Does Splenda Really Work?

U.S. District Court Judge Dale S. Fischer has set January 6, 2009 as the starting date for a potentially landmark civil suit against Johnson & Johnson over its alleged false advertising of the artificial sweetener Splenda.

The central issue before the court is whether the advertising of Splenda — a man made chemical sweetener containing chlorine — makes consumers believe it is a natural product, by using taglines like “Made from sugar, so it tastes like sugar” and similar advertising. Internal documents show Johnson & Johnson knew that its Splenda advertising was causing consumers to believe that Splenda is natural, even though it is not. Although rulings in France, Australia and New Zealand have found Johnson & Johnson's advertising of Splenda to be deceptive, the company continues advertising in the United States that remains the subject of legal scrutiny and public criticism.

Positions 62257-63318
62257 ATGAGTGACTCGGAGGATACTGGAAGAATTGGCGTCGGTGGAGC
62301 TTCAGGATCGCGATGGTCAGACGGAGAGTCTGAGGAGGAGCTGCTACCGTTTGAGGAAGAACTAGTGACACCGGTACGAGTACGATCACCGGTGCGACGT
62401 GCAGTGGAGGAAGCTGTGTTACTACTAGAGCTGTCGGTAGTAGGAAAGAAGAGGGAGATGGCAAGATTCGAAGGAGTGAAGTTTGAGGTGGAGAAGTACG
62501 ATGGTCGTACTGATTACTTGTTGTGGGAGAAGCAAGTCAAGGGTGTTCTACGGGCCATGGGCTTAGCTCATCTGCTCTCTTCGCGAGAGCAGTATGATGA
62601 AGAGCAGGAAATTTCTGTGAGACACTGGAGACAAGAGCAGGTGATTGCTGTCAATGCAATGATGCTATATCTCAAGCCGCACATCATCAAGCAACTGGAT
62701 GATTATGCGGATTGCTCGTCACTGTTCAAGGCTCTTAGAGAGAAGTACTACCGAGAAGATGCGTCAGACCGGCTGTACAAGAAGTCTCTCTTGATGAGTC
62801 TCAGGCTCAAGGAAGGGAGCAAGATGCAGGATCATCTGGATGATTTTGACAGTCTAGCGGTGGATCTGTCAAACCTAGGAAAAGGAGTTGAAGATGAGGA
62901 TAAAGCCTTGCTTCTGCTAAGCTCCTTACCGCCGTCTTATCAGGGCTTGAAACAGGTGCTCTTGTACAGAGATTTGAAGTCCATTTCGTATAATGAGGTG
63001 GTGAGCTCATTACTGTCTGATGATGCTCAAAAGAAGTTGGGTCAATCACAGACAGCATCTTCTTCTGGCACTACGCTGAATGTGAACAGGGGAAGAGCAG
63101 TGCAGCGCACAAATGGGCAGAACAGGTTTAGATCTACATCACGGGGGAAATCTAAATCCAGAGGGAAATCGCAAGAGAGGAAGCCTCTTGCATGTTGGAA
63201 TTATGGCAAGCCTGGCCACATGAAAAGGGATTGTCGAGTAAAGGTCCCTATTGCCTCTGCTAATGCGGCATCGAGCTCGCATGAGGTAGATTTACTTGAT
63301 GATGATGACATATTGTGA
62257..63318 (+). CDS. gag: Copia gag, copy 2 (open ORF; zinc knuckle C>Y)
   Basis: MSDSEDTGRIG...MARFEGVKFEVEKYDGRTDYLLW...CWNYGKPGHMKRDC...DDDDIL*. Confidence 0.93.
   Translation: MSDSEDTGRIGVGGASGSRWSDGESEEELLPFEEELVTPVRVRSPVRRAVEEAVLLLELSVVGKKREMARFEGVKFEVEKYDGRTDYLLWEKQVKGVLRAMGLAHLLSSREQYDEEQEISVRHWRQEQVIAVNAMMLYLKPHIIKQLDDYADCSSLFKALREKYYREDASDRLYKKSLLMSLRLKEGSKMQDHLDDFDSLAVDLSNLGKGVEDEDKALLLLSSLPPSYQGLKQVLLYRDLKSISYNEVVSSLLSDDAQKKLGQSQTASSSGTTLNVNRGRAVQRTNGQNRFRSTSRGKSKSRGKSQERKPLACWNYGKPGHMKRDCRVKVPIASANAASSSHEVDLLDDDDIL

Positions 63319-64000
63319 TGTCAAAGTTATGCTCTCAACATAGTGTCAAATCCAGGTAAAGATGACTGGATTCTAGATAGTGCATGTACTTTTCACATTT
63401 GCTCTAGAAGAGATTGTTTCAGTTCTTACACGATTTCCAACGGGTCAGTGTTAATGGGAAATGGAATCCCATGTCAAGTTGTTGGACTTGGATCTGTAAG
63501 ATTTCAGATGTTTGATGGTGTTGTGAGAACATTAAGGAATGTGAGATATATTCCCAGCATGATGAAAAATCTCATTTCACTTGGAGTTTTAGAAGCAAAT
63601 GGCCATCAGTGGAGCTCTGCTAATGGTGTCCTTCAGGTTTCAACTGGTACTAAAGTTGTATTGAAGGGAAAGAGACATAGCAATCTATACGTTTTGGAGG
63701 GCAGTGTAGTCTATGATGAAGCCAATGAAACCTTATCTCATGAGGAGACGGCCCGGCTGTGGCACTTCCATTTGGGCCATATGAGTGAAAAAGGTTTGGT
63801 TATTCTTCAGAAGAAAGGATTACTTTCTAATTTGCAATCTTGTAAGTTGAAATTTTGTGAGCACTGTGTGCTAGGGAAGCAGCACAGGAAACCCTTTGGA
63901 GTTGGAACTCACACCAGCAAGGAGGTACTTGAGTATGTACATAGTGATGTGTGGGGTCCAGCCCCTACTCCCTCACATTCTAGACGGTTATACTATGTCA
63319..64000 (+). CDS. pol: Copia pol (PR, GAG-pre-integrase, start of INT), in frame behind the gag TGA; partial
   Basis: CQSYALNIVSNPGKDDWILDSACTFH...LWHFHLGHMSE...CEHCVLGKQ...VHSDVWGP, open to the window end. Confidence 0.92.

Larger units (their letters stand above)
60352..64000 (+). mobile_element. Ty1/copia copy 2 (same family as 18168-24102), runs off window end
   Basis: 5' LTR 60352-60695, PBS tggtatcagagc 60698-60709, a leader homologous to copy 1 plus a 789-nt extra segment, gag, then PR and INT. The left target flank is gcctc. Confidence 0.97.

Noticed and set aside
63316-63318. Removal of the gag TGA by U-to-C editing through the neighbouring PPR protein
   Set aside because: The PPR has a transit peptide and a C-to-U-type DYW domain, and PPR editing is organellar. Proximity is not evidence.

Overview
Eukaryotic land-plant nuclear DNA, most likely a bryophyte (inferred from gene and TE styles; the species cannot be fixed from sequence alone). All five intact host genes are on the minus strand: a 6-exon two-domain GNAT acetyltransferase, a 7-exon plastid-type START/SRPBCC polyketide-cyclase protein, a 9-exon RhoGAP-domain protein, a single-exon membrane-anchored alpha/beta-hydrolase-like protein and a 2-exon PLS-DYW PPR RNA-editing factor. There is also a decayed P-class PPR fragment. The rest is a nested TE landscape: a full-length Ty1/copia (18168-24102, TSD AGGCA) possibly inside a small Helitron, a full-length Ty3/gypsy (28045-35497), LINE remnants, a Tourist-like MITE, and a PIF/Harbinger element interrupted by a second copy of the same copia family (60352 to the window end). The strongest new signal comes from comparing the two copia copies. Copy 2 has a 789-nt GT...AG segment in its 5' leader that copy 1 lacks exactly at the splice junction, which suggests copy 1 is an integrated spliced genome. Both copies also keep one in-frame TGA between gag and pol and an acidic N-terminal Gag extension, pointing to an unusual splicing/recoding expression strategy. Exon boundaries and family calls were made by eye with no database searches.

Lead Sugar Association attorney Mark Lanier declared: “Now we look forward to presenting the truth about Splenda to the jury and focusing on the very real effect of misleading advertising. We are confidant that the outcome will be a victory for consumers everywhere.”

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